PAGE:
The Empire Ears Valkyrie is one of the newer IEM models from the company’s X-Series of monitors. The Valkyrie is $1599 and is a tri-brid, 3-driver setup with a dynamic driver woofer, a balanced amature, and a Sonion Electrostatic Tweeter (EST) driver. This along with the Wraith are two of the tribrid IEMs that Empire Ears released in 2019.
I joined a Head-Fi tour of the Empire Ears Wraith and Valkyrie and being the last one of the tour, as of writing this, I was quickly sent these two units. I’d like to thank Empire Ears and Barra from Head-Fi for allowing me a chance to try these out.
Accessories & Build/Fit
The Valkyrie comes with in an average sized box with very cool drawer compartments much like the Sony IER-Z1R but on a smaller scale. It comes with a metal carrying case, a nicely braided Effect Audio Eros II cable, and a set of Final Type E tips and cleaning tools. I found the cable to be nicely made and looks attractive, however I did not like how springy it is which makes it a little hard to maneuver and hold in place.
The Wraith and Valkyrie differ a bit in design and size. The Valkyrie has a thinner shell which is a little lighter and easier to wear. It also has a spectacular green/blue/red shell that glows in different lighting, much like oil’s rainbow refraction glow in sunlight. My photos in this review do not do it justice. In comparison, the Wraith looks rather boring and bland.
For the review I opted to use my own 4.4mm and 2.5mm balanced cables to make use of my various sources. For the sources, I used a mixed bag of digital audio players and desktop gear. The following are the combinations of gears I tested with:
- Astell & Kern Kann Cube
- Sony NW-ZX507
- Astell & Kern SR25
- Samsung Galaxy S10e
- iFi Zen Dac + F. Audio AM01
- Schiit Bifrost 2 + Schiit Jotunheim
The Valkyrie is undoubtedly a V-Shaped IEM with powerful bass and elevated treble. There is no denying that at all. But can I change my perception of V-shaped IEMs? That’s hard to say. Most of the time, I can’t stand this sound signature because typically the bass is overbearing to the point that it becomes muddy and bloated, and then the treble has such a large rise that it becomes overly shrill and sibilant.
In the case of the Valkyrie, I find the bass to sound really nice to be honest, but the treble is just beyond my breaking point in many types of music I enjoy.
When I first put these things on and strapped on some EDM music, my first initial reaction was, wow I feel like I am at a rave again, something I haven’t personally gone to in at least 6 years. Boombastic bass and shrilly treble that made my ears want to bleed. But it’s kind of fun too, like a guilty pleasure in some ways.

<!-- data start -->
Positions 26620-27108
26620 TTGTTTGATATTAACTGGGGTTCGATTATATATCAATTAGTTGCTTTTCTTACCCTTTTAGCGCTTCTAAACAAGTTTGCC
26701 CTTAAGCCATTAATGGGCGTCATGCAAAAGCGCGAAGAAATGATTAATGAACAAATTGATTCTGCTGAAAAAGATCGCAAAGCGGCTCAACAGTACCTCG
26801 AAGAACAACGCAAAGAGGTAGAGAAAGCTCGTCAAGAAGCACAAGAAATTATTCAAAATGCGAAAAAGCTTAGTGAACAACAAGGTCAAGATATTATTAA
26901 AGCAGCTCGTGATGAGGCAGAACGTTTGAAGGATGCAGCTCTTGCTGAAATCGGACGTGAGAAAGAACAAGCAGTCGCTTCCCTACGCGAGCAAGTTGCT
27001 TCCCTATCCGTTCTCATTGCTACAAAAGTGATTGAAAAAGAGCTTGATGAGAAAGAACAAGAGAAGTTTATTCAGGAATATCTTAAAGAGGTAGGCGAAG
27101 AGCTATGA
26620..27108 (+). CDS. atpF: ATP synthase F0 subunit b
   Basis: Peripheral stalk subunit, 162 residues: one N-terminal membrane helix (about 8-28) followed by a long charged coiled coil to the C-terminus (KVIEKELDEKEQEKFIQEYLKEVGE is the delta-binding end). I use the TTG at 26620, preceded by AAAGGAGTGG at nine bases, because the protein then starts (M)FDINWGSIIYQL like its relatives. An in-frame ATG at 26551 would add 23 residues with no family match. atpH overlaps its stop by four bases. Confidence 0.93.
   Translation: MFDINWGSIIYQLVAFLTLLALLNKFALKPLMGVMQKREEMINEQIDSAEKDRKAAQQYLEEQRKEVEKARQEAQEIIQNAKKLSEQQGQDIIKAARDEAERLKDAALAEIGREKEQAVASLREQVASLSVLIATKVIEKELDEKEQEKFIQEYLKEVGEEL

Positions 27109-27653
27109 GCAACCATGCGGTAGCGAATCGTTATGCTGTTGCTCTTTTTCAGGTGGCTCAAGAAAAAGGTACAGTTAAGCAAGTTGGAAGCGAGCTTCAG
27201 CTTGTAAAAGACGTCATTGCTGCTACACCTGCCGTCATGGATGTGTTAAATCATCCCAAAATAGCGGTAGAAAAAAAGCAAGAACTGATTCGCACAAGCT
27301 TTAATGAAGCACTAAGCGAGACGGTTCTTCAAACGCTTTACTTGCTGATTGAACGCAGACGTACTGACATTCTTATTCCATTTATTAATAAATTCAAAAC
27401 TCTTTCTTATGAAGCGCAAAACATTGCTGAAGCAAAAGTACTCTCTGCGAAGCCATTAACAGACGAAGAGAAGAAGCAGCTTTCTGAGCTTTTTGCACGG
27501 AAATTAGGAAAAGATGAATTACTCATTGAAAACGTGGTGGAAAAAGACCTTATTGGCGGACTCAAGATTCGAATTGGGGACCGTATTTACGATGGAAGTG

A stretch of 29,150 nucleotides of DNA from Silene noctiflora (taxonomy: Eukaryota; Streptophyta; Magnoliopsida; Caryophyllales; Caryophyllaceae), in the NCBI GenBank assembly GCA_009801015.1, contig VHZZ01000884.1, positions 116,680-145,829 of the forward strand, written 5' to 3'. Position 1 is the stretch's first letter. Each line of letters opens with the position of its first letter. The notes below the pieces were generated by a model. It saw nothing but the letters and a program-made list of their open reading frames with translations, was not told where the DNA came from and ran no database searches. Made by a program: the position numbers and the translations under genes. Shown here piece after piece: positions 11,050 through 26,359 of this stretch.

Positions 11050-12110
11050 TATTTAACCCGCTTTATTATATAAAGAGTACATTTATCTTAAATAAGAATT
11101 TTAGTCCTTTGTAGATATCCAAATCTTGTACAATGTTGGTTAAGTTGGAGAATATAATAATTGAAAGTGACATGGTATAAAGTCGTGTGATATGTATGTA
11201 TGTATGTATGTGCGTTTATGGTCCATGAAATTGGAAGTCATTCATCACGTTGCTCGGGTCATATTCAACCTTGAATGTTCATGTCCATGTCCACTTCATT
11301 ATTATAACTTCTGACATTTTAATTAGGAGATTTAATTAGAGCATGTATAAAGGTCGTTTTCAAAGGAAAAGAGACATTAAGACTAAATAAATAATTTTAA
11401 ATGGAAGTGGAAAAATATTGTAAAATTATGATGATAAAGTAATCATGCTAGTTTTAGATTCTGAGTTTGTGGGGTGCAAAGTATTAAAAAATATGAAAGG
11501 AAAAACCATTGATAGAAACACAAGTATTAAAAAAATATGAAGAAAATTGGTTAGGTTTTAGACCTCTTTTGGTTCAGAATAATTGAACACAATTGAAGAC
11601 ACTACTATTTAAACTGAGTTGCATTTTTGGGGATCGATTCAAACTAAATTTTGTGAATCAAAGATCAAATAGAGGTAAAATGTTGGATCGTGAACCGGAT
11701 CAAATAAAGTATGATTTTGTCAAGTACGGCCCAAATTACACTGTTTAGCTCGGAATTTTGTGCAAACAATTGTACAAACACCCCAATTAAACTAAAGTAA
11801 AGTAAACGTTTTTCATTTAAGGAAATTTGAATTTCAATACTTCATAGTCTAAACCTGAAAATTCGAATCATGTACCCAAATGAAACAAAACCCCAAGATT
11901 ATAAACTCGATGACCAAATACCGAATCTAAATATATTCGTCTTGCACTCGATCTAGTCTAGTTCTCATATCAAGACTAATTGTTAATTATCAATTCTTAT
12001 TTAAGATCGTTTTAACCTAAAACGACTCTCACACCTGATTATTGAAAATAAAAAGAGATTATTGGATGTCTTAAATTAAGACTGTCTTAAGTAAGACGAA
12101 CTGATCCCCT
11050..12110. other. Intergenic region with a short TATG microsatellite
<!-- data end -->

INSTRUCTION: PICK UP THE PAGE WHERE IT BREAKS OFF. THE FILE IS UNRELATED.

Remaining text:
But, I took them off. And then I tried them on again, with different music. This time some indie rock and bluegrass – my staple of Civil Wars, Chvrches and Alison Krauss. Chvrches’ music had great thundering bass, but with so much emphasis in upper frequencies on their songs, I was a little fatigued right off the bat. With Alison Krauss and Civil Wars, I had a very forward sense due to the amount of string instruments and female vocals at play. Unfortunately with these types of music, I find that the female singers do sound a bit too shrill and too unnaturally bright.
So I removed them from my ears again. Disappointed and wanting to write them off again.
And then I decided, let’s try rock music. Playing “Rooster” by Alice n Chains, I found that the V-shaped signature does wonders here with emphasis on the low end bass and metal guitars. Playing Radiohead however was a slightly more mixed bag, since again, I found the treble region to be just a tad too much, and was left with more fatigue.
I took a day off from the Valkyrie. And then slapped them on with rap music. I flipped my Sony ZX507 to Common’s Be record, and instantly enjoyed this from start to finish with the Valkyrie. There’s not a lot of upper range on this album except the occasional distorted female vocals like in “Testify” or the harmonics of drums, but for the most part, this album plays it simple and with the elevated low end and pinna gain, I actually found this to be a winning combination.
I can’t say this is necessarily true for all rap music though, as I do find some bands like The Roots with ?uestlove’s drumming to sound a little harsh, but in general, I do find it does well with rap and hip hop music for my taste, and also for the most part electronic dance music, as long as it’s recorded pretty well.
I really didn’t go into a very thoughtful and concise description of my sound impressions on this review as I typically do, but that’s because my experience with the Valkyrie is just that way, not typical. I don’t know if I really like it – actually I know I don’t really like it, at least not enough for me to purchase it myself, but I definitely see the appeal of this set. It has a fun sound. It’s a guilty pleasure, and it has technical chops to carry a sound signature I usually think of Beats or something first.
But the Valkyrie please it well, and there’s no bass bloat and no muddy sound for the most part. At least not to the level of my typical expectations of a V-Shaped sound signature. It doesn’t do every genre right, and in fact, I can’t stand it for most of my normal everyday music, but it does take me back to a younger self where my music tastes were more aligned with stuff that suit this IEM more so than my current everyday listening.
Take these impressions as however you like. I think it’s a very pretty and stunning IEM, with a sound signature that isn’t for everyone, including myself, but I definitely can see people enjoying this one. For me, I need to the try the Legend X for a guilty pleasure IEM (i.e. bass but less treble).